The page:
4. They become workaholics. In the past, they were bullied and made to feel powerless. So, they work like dogs to make lots of money because they feel that having lots of money gives them enormous power.

5. They get into drug abuse. Many become drug addicts and alcoholics to quell the PTSD, trauma, sadness, and depression that is brought about by bullying. Instead of seeking the right kind of help, they self-medicate.

Understand that healing from bullying is a must if you want to go on to a happy and peaceful life and that sometimes, healing means seeking therapy. Healing and getting closure take a lot of work. But I promise that if you get the help and put in the inner work needed, it’ll be so worth it in the end!

8 Ways to Help with Healing from Bullying Once You’ve Left a Toxic Environment

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Bullying is very traumatic and makes such an impact on self-esteem; it often takes many years to heal. People who’ve never endured bullying cannot comprehend how it can change your life. The good thing about leaving a toxic environment is that once you’re gone, you can begin healing and rebuilding your life. However, in many cases, it’s easier said than done.

Here are eight things you can do that can help you heal quicker:

1. Seek Therapy. Though I realize that there’s a certain amount of stigma that goes with it, getting therapy is the best and most important thing you can do for yourself. You must do what you must do to take care of yourself. Don’t concern yourself with the opinions of others about your care. Right now, you must do what’s best for you.

2. Rest. When you’re fresh out of a bullying environment, you’re more than likely to be exhausted. Get plenty of sleep. Take some quiet time for yourself. Go on a walk in the park on a beautiful day, or take a pajama day. Get all the rest you can get for a few days.

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3. Music. Music is therapy in itself. Once you’ve got plenty of rest, put in some easy listening for relaxation, maybe some slow jams like TLC, or Keith Sweat? Or pop in some dance grooves and rock and roll to make you feel upbeat and like dancing.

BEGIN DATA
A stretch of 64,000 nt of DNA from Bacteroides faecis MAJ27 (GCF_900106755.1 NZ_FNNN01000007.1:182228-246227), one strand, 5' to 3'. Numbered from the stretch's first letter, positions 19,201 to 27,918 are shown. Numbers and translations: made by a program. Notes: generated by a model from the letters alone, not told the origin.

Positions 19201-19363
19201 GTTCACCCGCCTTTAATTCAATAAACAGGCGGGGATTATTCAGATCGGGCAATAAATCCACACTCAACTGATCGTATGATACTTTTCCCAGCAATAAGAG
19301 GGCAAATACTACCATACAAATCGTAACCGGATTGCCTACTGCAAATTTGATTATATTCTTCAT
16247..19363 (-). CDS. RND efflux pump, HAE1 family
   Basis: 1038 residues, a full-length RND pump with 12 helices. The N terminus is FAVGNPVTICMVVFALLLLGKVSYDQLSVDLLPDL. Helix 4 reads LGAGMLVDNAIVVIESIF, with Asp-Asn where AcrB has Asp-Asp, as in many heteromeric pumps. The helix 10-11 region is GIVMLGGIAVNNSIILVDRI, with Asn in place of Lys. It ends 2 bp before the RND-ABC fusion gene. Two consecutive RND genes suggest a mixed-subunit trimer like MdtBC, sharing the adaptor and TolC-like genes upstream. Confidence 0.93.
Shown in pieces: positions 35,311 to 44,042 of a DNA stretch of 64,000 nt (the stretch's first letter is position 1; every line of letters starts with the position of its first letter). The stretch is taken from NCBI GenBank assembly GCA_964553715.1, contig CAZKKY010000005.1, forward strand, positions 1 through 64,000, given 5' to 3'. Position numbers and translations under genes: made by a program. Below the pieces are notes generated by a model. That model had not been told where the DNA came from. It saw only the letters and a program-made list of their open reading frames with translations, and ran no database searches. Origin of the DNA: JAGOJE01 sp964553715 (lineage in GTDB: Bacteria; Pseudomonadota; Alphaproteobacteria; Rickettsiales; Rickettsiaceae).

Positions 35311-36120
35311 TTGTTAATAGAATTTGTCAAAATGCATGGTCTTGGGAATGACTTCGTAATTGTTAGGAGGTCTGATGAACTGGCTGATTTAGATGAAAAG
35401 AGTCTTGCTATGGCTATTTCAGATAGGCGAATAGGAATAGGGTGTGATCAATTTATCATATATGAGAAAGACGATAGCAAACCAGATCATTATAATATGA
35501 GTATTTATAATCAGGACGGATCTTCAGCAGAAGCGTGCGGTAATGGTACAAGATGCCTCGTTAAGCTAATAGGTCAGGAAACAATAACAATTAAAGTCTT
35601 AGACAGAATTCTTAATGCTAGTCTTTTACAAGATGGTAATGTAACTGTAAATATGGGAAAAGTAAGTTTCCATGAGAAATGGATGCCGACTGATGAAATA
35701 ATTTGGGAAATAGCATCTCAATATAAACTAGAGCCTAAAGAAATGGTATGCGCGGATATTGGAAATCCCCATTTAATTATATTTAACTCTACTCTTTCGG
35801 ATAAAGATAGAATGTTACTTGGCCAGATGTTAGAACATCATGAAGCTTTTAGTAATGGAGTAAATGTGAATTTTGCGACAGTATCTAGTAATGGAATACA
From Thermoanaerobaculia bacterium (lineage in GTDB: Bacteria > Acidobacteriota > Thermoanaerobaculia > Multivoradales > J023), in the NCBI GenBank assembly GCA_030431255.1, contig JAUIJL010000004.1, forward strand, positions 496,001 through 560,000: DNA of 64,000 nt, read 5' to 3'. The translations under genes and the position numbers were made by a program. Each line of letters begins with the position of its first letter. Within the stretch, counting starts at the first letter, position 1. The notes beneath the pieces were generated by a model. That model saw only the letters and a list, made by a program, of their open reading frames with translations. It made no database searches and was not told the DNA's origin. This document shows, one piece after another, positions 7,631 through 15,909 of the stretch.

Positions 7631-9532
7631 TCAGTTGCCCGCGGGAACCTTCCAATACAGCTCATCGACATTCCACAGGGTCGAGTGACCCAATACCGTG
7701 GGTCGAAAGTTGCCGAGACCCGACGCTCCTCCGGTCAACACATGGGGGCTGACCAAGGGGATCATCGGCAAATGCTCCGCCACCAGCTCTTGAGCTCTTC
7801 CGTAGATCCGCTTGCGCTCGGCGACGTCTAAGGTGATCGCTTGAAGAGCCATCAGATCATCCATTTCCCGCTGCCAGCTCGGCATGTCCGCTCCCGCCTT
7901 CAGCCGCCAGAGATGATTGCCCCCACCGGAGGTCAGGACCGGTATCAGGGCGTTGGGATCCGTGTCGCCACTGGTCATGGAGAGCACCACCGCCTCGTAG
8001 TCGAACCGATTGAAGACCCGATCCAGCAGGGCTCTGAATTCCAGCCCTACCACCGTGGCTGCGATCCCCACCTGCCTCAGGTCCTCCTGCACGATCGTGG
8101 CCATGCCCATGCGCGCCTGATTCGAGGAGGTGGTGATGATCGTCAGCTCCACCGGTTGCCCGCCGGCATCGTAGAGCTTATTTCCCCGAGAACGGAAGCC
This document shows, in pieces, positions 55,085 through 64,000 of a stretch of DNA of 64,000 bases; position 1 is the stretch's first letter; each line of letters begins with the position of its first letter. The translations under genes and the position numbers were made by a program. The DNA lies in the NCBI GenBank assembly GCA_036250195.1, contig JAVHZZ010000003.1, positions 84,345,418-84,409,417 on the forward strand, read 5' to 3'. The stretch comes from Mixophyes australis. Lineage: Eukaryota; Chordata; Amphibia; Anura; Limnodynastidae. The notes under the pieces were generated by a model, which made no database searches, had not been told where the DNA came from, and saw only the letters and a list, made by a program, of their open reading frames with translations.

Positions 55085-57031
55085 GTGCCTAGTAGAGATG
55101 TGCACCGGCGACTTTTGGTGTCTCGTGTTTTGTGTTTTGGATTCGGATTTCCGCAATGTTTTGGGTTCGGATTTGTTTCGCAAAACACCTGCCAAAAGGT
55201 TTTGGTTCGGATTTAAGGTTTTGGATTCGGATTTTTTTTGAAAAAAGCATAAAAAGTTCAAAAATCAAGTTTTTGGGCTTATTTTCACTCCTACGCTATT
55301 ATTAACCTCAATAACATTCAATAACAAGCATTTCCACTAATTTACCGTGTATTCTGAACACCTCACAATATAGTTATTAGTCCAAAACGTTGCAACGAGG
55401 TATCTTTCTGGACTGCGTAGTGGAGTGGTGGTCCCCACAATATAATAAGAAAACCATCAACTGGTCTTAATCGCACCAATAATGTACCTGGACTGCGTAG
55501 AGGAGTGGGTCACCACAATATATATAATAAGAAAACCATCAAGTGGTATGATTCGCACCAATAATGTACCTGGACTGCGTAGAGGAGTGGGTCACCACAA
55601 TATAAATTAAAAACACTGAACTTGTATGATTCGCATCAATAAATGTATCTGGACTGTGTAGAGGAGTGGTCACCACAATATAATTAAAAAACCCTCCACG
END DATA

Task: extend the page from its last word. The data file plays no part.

There’s nothing that lifts the mood like shaking your booty around the house to some Janet Jackson or Paula Abdul hits or rocking out to some Van Halen, Judas Priest, or Def Leppard. Whatever your taste in music, you’ll feel much better when you do. So get out those CD’s or stream some music on your computer.

4. Lean on the people who love you. When you’re recovering from bullying and a toxic environment, one of the most important things you need is a network of love and support to balance the positive with the negative. Keep company with the people who uplift you, love you, and make you feel good. It’ll help you salvage the confidence you’ve lost.

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5. Do things you enjoy most. Indulge in your hobbies and favorite activities.

6. Exercise. Exercise is a major stress-buster. And you can get rid of all that negative energy like anger and depression by sweating it out either in the gym or, if you don’t feel like going anywhere, a workout DVD.

7. Take a trip. After being in a toxic environment for so long, sometimes, we need to get away for a while. Visit a family member in another state. Embark on a camping trip in the mountains or hit the beach and relax in the sun as you listen to the sounds of crashing waves. I guarantee that you’ll return home feeling much, much better!

8. Treat yourself to a day or night out with the guys or gals. You and your pals could go to a concert or out to lunch or dinner. Maybe go window shopping or to a bar and listen to a live band. The key is not to isolate yourself. Get out and have fun. Because sometimes it pays to go out and paint the town red!

Just go easy on the drinks, as alcohol is a depressant!